The Link Between Obesity and Sleep Apnea

The Link Between Obesity and Sleep Apnea

Obstructive sleep apnea is a medical condition that interferes with your breathing patterns during sleep. Sleep apnea sufferers may stop breathing hundreds of times per night. 

When you have obstructive sleep apnea, the muscles in your throat relax a bit too much during sleep, narrowing your airways and making it more difficult to breathe during sleep. 

Nearly three quarters of obstructive sleep apnea sufferers are overweight or obese. Although sleep apnea may not seem like a life-threatening condition, the interruption of sleep on a nightly basis can lead to many complications, including heart attack, stroke, and Type 2 diabetes. 

If you’re overweight or obese and suffer from sleep apnea, Dr. Michael Sutker, our expert, can help you find a solution for your weight issue and decrease your risk for serious complications.

Living with sleep apnea 

Living with sleep apnea can lead to a variety of symptoms, including the following:

Most people don’t know they have sleep apnea because the moments in which they wake up gasping for air are very brief. 

However, if you’re experiencing some of the symptoms mentioned above and wondering if sleep apnea could be to blame, you can get a sleep test. During the test, you’ll go to sleep hooked up to a machine that records your breathing patterns and your heart activity.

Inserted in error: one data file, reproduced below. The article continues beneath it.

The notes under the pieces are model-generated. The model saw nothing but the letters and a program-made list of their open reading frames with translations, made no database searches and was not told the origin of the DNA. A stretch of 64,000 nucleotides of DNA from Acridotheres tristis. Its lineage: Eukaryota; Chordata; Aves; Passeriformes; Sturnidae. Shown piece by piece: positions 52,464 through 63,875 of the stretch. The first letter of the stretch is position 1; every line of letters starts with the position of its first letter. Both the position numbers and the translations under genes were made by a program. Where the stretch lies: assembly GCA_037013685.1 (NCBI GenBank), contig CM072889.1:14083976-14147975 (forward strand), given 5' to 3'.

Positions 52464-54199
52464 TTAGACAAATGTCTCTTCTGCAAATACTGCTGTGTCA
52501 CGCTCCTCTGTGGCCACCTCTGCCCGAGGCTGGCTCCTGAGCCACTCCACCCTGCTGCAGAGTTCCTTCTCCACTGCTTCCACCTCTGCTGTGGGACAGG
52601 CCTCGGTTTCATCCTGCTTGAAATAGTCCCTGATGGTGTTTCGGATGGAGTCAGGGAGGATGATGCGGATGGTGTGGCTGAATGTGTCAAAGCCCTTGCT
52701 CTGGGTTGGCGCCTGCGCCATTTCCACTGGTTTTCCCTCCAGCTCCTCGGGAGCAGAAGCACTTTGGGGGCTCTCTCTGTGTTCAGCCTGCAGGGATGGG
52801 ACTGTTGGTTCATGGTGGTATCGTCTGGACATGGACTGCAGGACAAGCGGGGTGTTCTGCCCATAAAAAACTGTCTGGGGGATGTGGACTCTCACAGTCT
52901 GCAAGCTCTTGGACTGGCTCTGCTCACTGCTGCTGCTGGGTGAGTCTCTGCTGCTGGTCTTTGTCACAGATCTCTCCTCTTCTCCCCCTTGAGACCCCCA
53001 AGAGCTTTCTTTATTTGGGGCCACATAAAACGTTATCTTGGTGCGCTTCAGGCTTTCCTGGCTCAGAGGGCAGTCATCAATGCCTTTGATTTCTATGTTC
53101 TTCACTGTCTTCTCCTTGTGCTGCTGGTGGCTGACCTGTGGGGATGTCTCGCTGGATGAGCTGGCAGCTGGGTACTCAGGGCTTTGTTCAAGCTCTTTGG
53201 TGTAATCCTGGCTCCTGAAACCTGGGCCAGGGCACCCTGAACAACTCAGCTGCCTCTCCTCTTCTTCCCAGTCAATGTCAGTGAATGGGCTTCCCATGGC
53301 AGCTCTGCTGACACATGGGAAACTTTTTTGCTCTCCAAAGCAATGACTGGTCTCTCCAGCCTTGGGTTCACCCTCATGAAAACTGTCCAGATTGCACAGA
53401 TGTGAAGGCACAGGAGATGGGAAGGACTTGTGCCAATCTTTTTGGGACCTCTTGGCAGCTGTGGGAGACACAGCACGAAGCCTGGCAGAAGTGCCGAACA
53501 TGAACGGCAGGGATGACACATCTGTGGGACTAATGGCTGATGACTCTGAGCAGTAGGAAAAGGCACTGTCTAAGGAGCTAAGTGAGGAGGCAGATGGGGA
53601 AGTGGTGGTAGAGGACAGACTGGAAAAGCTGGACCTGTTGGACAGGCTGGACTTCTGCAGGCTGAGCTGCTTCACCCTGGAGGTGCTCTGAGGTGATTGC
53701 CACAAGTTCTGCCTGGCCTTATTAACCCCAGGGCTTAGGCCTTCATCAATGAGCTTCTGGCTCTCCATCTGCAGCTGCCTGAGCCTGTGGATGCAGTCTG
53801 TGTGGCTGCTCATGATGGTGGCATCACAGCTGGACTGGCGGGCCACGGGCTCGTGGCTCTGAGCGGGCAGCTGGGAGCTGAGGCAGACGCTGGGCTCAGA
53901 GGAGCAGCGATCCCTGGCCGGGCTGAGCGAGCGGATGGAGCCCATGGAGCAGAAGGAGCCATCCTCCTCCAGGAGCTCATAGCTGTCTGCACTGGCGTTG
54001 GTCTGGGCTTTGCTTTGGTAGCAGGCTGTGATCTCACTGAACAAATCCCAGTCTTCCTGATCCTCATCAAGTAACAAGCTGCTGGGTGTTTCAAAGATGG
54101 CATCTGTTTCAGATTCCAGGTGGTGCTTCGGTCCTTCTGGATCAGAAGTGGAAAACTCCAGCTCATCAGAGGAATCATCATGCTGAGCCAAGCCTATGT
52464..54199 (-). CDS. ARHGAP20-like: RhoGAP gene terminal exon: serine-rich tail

How obesity can cause sleep apnea 

Carrying extra weight on the neck and abdomen can compress the airways, making it harder for the lungs to perform as they should. 

One of the best ways to reduce your risk for sleep apnea is to lose weight. However, many people find it difficult to adhere to strict diets, especially when sleep apnea can affect the hormones that signal that you’re full.

Fortunately, there are solutions even for patients who find it hard to lose excess weight. Dr. Sutker offers bariatric surgery to patients who are committed to losing large amounts of weight but need some extra help in their weight loss journey. 

Losing only 10%–15% of your body weight can reduce the severity of your sleep apnea by 50%, which reduces your risk for other complications as well. 

Preventing complications with sleep apnea

Sleep apnea can significantly impact your life quality. For this reason, continuous positive airway pressure (CPAP) is one of the most commonly prescribed treatments for obstructive sleep apnea sufferers.

However, if you’re carrying a few extra pounds, you may be able to eliminate the need for a CPAP machine by losing weight.

Are you finding it difficult to stick to a diet? Would you like some help? If so, contact us to schedule an appointment.  Dr. Sutker has helped many patients lose weight via bariatric surgery, and he’s helped them reduce their risk for several diseases associated with obesity.

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